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Señeres seeks scholarship for dependents of dead, disabled OFWs

A Filipino Muslim woman displays a message as they picket the Foreign Affairs office in Manila Monday Jan. 31, 2011 to urge the Philippine Government to ensure the safety of Filipinos in Egypt, known as OFWs (Overseas Filipino Workers), following days of protests against the 30-year-rule of Egyptian President Hosni Mubarak. Officials said more than 6,000 Filipinos are working in Egypt and has drawn contingency plans for the possible repatriation of its citizens. (MNS Photo)

A Filipino Muslim woman displays a message as they picket the Foreign Affairs office in Manila Monday Jan. 31, 2011 to urge the Philippine Government to ensure the safety of Filipinos in Egypt, known as OFWs (Overseas Filipino Workers), following days of protests against the 30-year-rule of Egyptian President Hosni Mubarak. Officials said more than 6,000 Filipinos are working in Egypt and has drawn contingency plans for the possible repatriation of its citizens. (MNS Photo)

MANILA (Mabuhay) – OFW Family party list Rep. Roy V. Señeres on Tuesday sought the establishment of educational scholarship program for dependents of overseas Filipino workers, who have died or suffered total and permanent disabilities while working abroad.

Seneres said House Bill 3070, or the “OFW Dependents Educational Scholarship Act of 2013,” of which he is the principal author, would enable dependents of dead or disabled OFWs to lessen their economic dislocation and continue their education.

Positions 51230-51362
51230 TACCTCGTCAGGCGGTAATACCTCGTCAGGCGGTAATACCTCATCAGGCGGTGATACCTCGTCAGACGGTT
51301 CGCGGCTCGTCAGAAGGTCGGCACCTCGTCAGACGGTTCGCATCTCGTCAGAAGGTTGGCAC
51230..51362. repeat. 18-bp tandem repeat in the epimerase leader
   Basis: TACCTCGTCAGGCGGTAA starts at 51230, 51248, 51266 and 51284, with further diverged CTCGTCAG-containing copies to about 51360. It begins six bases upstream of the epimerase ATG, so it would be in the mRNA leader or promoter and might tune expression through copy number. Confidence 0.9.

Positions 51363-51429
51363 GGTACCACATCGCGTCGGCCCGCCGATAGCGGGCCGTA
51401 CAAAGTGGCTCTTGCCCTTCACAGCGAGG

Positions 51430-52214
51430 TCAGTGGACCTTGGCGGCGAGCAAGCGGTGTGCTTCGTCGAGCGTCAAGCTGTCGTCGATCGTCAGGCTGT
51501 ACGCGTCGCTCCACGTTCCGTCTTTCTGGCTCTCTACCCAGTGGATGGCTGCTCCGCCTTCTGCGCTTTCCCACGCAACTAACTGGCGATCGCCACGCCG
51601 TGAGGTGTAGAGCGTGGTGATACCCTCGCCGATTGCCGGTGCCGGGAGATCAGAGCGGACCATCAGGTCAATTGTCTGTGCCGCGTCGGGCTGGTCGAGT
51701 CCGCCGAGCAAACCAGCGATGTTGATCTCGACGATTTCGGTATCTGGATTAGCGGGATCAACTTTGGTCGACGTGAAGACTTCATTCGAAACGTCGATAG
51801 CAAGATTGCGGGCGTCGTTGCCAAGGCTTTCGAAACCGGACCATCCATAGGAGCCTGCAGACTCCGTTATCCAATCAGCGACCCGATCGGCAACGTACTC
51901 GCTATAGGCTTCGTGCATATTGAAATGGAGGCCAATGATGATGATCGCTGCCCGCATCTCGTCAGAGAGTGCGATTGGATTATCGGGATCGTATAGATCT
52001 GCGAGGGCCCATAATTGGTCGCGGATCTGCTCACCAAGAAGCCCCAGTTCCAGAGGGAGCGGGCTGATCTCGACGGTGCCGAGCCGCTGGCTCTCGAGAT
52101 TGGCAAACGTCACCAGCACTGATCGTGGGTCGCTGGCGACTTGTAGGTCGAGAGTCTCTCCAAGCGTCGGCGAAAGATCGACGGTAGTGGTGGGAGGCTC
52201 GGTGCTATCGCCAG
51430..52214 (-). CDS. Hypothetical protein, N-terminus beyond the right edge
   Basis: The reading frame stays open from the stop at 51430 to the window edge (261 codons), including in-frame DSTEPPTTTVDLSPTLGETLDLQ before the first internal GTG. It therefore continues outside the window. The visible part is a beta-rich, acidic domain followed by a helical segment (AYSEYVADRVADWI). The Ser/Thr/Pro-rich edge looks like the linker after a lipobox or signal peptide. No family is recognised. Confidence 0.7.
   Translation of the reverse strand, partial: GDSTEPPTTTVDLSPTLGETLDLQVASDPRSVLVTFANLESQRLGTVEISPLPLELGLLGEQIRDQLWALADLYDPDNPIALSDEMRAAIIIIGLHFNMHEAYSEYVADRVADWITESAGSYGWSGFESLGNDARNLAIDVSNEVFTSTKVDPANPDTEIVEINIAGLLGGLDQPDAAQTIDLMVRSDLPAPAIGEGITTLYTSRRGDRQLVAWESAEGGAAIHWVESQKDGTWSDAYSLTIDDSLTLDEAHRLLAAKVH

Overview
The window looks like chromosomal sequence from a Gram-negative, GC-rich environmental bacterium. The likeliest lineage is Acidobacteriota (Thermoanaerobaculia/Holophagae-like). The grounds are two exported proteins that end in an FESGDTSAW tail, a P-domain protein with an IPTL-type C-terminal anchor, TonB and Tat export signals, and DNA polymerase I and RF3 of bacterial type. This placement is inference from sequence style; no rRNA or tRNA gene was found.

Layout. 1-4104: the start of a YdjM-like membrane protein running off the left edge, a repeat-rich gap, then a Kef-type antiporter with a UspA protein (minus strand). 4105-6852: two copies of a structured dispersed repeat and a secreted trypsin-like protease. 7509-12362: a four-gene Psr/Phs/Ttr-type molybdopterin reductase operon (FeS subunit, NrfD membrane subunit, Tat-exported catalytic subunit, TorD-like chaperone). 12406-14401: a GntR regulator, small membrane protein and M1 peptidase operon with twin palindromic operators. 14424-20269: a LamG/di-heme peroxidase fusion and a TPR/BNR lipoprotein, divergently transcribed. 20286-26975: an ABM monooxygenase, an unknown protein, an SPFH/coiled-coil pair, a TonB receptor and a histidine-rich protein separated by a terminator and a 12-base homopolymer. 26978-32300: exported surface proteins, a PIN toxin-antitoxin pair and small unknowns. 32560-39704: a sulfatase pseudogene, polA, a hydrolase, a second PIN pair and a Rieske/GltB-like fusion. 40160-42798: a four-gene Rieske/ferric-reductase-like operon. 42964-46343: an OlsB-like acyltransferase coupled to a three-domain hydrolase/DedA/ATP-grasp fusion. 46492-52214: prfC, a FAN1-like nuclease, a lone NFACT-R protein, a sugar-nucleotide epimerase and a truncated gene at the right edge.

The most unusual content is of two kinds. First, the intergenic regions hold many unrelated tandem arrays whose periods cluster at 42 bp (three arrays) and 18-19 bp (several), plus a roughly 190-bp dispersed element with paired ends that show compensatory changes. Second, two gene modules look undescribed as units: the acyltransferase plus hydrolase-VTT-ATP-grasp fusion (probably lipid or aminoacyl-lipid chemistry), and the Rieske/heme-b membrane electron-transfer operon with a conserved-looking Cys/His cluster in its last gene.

Justifying the proposed educational program for OFW dependents, Seneres described the dead or disabled OFWs as “economic soldiers,” who “deserve to be treated as ‘casualties’ of war against poverty.”

The secretary of the Department of Labor and Employment (DOLE) who commented on his bill claimed it would implement the proposed educational program in coordination with the Department of Education (DepEd), the Philippine Overseas Employment Administration (POEA), the Overseas Workers Welfare Administration (OWWA), and other concerned government agencies.

He said they would formulate and implement its implementing rules and regulations 90 days after the bill’s effectivity as law.

According to the former ambassador turned politician, the educational program will have an initial budgetary outlay of P100 million. The bill also seeks the inclusion of the program in the annual General Appropriations Act, or the national budget.

In its explanatory note, Seneres said the proposed educational programs for the dependents of dead or disabled OFWs reinforces the relevant provisions of the Constitution, the Family Code, and the Labor Code, which seek recognizes the Filipino family, and the rights of children for assistance.

It seeks to recognize Section 2, (3) Article XIV of the Constitution, which provides: ”The State shall: (3) Establish and maintain a system of scholarship grants, student loan programs, subsidies, and other incentives which shall be available to deserving students in both public and private schools, especially to the underprivileged.”

It seeks to recognize the Section 18, Article II, of the Labor Code, which states: “The State affirms labor as a primary social economic force. It shall protect the rights of workers and promote their welfare.” (MNS)

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